Our study showed that there were no significant statistical differences among the three groups with regard to the type and the number of blood products given. These results are contradictory to those of Lassen et al. [9] Eriksson et al. [11] , and Turpie et al. [14] who studied patients undergoing hip surgery, and found that the fondaparinux group showed a lesser number of blood products transfused in comparison with the enoxaparin group.


  Conclusion Top


Enoxaparin, hirudin, and fondaparinux were equally effective in protection against thromboembolic events in patients undergoing major abdominal surgeries; however, enoxaparin is superior to fondaparinux or hirudin in relation to safety, due to the lesser amount of postoperative bleeding.


  Acknowledgements Top


Conflicts of interest

There are no conflicts of interest..



 
  References Top

1.
Vedovati MC, Becattini C, Rondelli F, Boncompagni M, Camporese G, Balzarotti R, et al. A randomized study on 1-week versus 4-week prophylaxis for venous thromboembolism after laparoscopic surgery for colorectal cancer. Ann Surg 2014; 259 :665-669.  Back to cited text no. 1
    
2.
Comp PC, Spiro TE, Friedman RJ, Whitsett TL, Johnson GJ, Gardiner GA Jr, et al. Enoxaparin Clinical Trial Group Prolonged enoxaparin therapy to prevent venous thromboembolism after primary hip or knee replacement. Enoxaparin Clinical Trial Group. J Bone Joint Surg Am 2001; 83 -A):336-345.  Back to cited text no. 2
    
3.
Turpie AG, Gallus AS, Hoek JA. Pentasaccharide Investigators. A synthetic pentasaccharide for the prevention of deep-vein thrombosis after total hip replacement. N Engl J Med 2001; 344 :619-625.  Back to cited text no. 3
    
4.
Weitz JI, Hudoba M, Massel D, Maraganore J, Hirsh J. Clot-bound thrombin is protected from inhibition by heparin-antithrombin III but is susceptible to inactivation by antithrombin III-independent inhibitors. J Clin Invest 1990; 86 :385-391.  Back to cited text no. 4
    
5.
Agnelli G. Prevention of venous thromboembolism in surgical patients. Circulation 2004; 110 :4-12.  Back to cited text no. 5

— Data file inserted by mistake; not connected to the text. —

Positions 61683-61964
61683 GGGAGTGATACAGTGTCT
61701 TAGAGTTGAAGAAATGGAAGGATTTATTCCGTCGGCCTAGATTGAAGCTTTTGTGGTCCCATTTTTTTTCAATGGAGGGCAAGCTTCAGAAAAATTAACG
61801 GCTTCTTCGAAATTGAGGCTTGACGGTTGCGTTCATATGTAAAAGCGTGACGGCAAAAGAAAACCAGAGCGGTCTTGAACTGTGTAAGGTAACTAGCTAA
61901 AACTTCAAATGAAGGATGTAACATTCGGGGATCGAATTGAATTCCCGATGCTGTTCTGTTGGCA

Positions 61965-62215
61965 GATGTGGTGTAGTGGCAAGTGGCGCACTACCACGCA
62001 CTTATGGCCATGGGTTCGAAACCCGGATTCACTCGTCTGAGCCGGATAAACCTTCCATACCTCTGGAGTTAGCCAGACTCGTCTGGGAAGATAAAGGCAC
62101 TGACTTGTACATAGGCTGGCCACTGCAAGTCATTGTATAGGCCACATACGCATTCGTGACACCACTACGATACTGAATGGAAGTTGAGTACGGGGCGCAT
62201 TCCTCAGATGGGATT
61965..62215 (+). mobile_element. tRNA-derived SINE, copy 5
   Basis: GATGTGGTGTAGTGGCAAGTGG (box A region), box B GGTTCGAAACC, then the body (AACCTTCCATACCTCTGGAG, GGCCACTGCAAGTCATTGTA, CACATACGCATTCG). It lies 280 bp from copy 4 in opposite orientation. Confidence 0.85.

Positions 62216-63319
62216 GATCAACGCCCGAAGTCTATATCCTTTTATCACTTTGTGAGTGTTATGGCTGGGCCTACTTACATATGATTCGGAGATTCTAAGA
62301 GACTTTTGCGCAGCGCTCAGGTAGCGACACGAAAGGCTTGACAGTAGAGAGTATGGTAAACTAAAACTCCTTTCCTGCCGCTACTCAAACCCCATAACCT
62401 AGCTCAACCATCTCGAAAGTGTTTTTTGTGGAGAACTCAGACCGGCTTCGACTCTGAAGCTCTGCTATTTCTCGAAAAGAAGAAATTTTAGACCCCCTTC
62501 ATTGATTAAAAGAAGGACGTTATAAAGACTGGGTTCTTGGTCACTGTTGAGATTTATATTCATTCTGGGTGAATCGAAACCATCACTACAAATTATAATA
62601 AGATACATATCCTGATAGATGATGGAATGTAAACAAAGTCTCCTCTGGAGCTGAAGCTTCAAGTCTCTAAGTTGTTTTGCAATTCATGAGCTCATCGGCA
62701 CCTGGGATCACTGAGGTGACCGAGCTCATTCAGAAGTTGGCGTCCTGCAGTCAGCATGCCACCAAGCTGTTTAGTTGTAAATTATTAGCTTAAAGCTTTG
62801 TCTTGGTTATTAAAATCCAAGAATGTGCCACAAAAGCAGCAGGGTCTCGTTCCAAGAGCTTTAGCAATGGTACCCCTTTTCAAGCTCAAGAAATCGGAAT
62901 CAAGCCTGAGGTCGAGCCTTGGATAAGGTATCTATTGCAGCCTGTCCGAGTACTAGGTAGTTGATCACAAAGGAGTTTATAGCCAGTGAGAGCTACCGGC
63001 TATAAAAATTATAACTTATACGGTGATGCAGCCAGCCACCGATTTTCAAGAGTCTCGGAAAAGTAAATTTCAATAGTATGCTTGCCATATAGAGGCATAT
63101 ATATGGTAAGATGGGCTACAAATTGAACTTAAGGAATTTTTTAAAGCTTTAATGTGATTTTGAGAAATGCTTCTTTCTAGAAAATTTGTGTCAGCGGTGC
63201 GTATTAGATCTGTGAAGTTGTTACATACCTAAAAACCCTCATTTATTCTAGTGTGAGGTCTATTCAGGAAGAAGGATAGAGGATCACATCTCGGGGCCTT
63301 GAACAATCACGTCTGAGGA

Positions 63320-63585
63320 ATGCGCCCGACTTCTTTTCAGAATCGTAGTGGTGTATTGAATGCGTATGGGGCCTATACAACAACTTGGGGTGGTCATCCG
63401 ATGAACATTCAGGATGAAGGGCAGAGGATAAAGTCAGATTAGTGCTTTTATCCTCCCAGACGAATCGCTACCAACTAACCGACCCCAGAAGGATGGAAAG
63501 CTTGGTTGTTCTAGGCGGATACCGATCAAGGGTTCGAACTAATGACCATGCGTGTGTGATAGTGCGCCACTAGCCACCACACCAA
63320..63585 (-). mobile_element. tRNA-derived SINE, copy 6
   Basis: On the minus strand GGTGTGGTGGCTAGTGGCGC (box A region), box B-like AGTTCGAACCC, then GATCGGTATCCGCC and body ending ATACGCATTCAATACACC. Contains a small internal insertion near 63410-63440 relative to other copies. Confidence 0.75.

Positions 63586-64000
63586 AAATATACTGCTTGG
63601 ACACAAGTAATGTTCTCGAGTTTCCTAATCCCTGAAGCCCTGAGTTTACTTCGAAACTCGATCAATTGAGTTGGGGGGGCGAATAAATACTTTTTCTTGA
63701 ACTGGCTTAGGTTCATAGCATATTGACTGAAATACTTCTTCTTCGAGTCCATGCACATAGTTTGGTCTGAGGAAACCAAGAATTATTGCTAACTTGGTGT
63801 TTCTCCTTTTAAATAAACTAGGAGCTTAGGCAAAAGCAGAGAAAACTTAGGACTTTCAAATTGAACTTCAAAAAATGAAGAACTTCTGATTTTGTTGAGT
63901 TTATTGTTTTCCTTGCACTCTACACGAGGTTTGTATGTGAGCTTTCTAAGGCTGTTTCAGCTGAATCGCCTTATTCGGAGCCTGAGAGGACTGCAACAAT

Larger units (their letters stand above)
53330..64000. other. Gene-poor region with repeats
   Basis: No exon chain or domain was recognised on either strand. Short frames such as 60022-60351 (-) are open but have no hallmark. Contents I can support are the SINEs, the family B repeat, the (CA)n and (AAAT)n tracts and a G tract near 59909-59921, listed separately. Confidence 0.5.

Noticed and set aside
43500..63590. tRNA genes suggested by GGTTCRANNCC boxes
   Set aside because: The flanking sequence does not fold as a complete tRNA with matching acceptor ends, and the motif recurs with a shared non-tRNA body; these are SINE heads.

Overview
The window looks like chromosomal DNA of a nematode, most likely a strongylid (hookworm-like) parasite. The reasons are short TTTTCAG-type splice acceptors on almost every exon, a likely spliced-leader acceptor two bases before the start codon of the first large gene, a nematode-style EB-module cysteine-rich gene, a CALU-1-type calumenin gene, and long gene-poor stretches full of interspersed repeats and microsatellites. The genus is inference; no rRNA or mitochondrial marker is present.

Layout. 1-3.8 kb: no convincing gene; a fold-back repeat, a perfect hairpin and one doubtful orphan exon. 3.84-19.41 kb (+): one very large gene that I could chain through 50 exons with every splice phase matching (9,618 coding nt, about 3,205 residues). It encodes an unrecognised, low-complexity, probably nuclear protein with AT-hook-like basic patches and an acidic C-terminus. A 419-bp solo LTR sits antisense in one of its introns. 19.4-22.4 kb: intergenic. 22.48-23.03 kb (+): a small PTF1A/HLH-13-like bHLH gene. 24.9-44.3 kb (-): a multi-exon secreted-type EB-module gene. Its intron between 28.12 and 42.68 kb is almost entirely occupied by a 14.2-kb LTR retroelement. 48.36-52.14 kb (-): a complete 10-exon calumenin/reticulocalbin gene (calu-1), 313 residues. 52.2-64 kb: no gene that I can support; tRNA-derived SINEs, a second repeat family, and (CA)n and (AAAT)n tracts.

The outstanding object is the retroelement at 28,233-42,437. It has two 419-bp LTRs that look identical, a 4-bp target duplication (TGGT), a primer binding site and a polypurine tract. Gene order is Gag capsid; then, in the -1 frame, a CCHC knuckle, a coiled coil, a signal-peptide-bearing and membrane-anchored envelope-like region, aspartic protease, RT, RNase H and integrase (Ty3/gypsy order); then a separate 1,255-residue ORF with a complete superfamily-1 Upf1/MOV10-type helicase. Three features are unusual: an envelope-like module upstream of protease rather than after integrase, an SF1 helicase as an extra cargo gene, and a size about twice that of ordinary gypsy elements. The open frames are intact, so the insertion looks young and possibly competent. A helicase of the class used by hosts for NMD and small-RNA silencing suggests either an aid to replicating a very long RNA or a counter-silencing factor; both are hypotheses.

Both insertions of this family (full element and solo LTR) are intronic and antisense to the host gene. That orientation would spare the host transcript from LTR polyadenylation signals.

6.
Leonardi MJ, McGory ML, Ko CY. A systematic review of deep venous thrombosis prophylaxis in cancer patients: implications for improving quality. Ann Surg Oncol 2007; 14 :929-936.  Back to cited text no. 6
    
7.
Lijfering WM, Meer JV. Pharmacological prevention of venous thromboembolism. In: van Beek ER, Buller HR, Oudkerkeds M eds. Deep vein thrombosis and pulmonary embolism. 1st ed. UK: John Wiley & Sons; 2009. 435-461.  Back to cited text no. 7
    
8.
Agnelli G, Bergqvist D, Cohen AT, Gallus AS. Gent MPEGASUS investigators. Randomized clinical trial of postoperative fondaparinux versus perioperative dalteparin for prevention of venous thromboembolism in high-risk abdominal surgery. Br J Surg 2005; 92 :1212-1220  Back to cited text no. 8
    
9.
Lassen MR, Bauer KA, Eriksson BI, Turpie AG. European Pentasaccharide Elective Surgery Study (EPHESUS) Steering Committee. Postoperative fondaparinux versus preoperative enoxaparin for prevention of venous thromboembolism in elective hip-replacement surgery: a randomised double-blind comparison. Lancet 2002; 359 :1715-1720.  Back to cited text no. 9
    
10.
Bauer KA, Eriksson BI, Lassen MR, Turpie AG. Steering Committee of the Pentasaccharide in Major Knee Surgery Study. Fondaparinux compared with enoxaparin for the prevention of venous thromboembolism after elective major knee surgery. N Engl J Med 2001; 345 :1305-1310.  Back to cited text no. 10
    
11.
Eriksson BI, Bauer KA, Lassen MR, Turpie AG. Steering Committee of the Pentasaccharide in Hip-Fracture Surgery Study. Fondaparinux compared with enoxaparin for the prevention of venous thromboembolism after hip-fracture surgery. N Engl J Med 2001; 345 :1298-1304.  Back to cited text no. 11
    
12.
Eriksson BI, Wille-Jørgensen P, Kälebo P, Mouret P, Rosencher N, Bösch P, et al. A comparison of recombinant hirudin with a low-molecular-weight heparin to prevent thromboembolic complications after total hip replacement. N Engl J Med 1997; 337 :1329-1335.  Back to cited text no. 12
    
13.
Eriksson BI, Ekman S, Kalebo P, Zachrisson B, Bach D, Close P. Prevention of deep-vein thrombosis after total hip replacement: direct thrombin inhibition with recombinant hirudin, CGP 39393. Lancet 1996; 347 :635-639.  Back to cited text no. 13
    
14.
Turpie AG, Bauer KA, Eriksson BI. Lassen MRPENTATHALON 2000 Study Steering Committee. Postoperative fondaparinux versus postoperative enoxaparin for prevention of venous thromboembolism after elective hip-replacement surgery: a randomised double-blind trial. Lancet 2002; 35:1721-1726.  Back to cited text no. 14
    


    Figures

  [Figure 1]
 
 
    Tables

  [Table 1], [Table 2], [Table 3], [Table 4], [Table 5]



 

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Introduction